Articles | Volume 22, issue 24
Research article
 | Highlight paper
20 Dec 2022
Research article | Highlight paper |  | 20 Dec 2022

Product distribution, kinetics, and aerosol formation from the OH oxidation of dimethyl sulfide under different RO2 regimes

Qing Ye, Matthew B. Goss, Jordan E. Krechmer, Francesca Majluf, Alexander Zaytsev, Yaowei Li, Joseph R. Roscioli, Manjula Canagaratna, Frank N. Keutsch, Colette L. Heald, and Jesse H. Kroll


Interactive discussion

Status: closed

Comment types: AC – author | RC – referee | CC – community | EC – editor | CEC – chief editor | : Report abuse
  • RC1: 'Comment on acp-2022-566', Anonymous Referee #1, 25 Aug 2022
  • RC2: 'Comment on acp-2022-566', Anonymous Referee #2, 26 Aug 2022
  • RC3: 'Comment on acp-2022-566', Anonymous Referee #3, 22 Sep 2022
  • CC1: 'Comment on acp-2022-566', Bernadette Rosati, 23 Sep 2022
  • AC1: 'Authors' response to comments_acp-2022-566', Qing Ye, 15 Nov 2022

Peer review completion

AR: Author's response | RR: Referee report | ED: Editor decision | EF: Editorial file upload
AR by Qing Ye on behalf of the Authors (15 Nov 2022)  Author's response   Author's tracked changes   Manuscript 
ED: Publish as is (16 Nov 2022) by Sergey A. Nizkorodov
AR by Qing Ye on behalf of the Authors (22 Nov 2022)  Manuscript 

Post-review adjustments

AA: Author's adjustment | EA: Editor approval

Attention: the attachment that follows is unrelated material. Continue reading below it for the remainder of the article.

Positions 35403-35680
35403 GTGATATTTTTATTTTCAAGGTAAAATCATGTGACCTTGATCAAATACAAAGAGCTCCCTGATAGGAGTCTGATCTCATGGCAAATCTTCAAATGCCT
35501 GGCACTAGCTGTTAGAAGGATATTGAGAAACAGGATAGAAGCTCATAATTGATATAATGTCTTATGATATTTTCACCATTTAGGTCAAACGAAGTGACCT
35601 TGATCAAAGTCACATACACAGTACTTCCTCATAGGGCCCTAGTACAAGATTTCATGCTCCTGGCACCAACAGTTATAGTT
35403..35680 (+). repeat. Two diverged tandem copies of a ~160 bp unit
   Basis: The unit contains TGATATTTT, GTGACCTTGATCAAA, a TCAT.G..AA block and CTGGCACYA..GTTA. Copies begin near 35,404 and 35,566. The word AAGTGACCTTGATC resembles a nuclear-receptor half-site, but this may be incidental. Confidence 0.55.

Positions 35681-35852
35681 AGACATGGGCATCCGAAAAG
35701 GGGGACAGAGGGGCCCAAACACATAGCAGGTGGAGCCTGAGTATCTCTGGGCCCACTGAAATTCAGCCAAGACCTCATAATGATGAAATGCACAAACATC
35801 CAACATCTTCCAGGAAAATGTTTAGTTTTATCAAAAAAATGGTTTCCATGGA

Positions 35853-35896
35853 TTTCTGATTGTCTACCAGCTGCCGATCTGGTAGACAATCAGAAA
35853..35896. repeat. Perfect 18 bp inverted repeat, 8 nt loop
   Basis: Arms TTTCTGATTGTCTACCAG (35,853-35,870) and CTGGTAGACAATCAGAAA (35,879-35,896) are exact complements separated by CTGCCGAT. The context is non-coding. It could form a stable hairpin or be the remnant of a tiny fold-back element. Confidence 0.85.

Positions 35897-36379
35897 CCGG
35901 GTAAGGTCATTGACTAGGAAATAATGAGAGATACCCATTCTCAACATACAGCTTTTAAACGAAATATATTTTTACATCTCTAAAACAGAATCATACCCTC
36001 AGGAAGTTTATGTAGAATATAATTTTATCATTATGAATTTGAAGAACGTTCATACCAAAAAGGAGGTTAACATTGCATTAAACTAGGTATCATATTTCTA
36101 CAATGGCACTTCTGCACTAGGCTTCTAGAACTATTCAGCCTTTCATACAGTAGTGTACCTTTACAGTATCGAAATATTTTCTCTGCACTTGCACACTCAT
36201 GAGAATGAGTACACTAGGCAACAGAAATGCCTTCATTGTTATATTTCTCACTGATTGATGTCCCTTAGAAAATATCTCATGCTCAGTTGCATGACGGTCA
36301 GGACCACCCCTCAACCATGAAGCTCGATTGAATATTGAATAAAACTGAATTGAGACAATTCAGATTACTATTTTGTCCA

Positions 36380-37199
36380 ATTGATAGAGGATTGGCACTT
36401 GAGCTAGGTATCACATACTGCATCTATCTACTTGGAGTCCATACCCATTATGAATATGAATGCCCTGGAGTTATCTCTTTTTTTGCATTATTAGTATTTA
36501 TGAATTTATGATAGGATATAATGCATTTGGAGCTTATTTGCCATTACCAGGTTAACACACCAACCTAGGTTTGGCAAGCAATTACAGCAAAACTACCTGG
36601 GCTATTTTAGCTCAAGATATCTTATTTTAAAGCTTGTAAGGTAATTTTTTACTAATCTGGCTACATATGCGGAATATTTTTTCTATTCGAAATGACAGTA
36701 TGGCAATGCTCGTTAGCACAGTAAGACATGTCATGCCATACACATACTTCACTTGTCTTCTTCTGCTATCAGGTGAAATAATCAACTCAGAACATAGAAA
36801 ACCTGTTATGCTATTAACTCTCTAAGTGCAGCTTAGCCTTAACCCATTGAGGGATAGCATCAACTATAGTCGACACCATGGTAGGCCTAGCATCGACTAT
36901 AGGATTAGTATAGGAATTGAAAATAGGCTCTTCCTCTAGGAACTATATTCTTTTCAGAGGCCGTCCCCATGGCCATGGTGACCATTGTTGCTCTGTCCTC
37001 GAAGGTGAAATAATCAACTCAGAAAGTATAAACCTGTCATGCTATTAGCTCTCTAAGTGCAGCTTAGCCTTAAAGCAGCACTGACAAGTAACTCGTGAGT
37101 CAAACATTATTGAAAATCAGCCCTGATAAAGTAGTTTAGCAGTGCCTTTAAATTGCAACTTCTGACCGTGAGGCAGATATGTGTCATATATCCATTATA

AA by Qing Ye on behalf of the Authors (15 Dec 2022)   Author's adjustment   Manuscript
EA: Adjustments approved (16 Dec 2022) by Sergey A. Nizkorodov
Executive editor
This paper is a significant advancement in the understanding of the chemistry of dimethyl sulfide (DMS) and its oxidation products in the atmosphere. DMS is mainly emitted by marine phytoplankton and forms a relevant natural source of non-sea salt sulfate aerosols which plays an important role in global aerosol climate effects. However, the chemistry by which DMS oxidizes to form sulfate aerosols is highly complex. This work represents a next important step in the understanding of chemical processes within the reaction of OH with DMS. The results of this study allow to include a better, because less simplified, inclusion of DMS chemistry in large-scale models which can reduce errors in predicted aerosol radiative effects in past, present and future atmospheres.
Short summary
The atmospheric oxidation of dimethyl sulfide (DMS) is a major natural source of sulfate particles in the atmosphere. However, its mechanism is poorly constrained. In our work, laboratory measurements and mechanistic modeling were conducted to comprehensively investigate DMS oxidation products and key reaction rates. We find that the peroxy radical (RO2) has a controlling effect on product distribution and aerosol yield, with the isomerization of RO2 leading to the suppression of aerosol yield.
Final-revised paper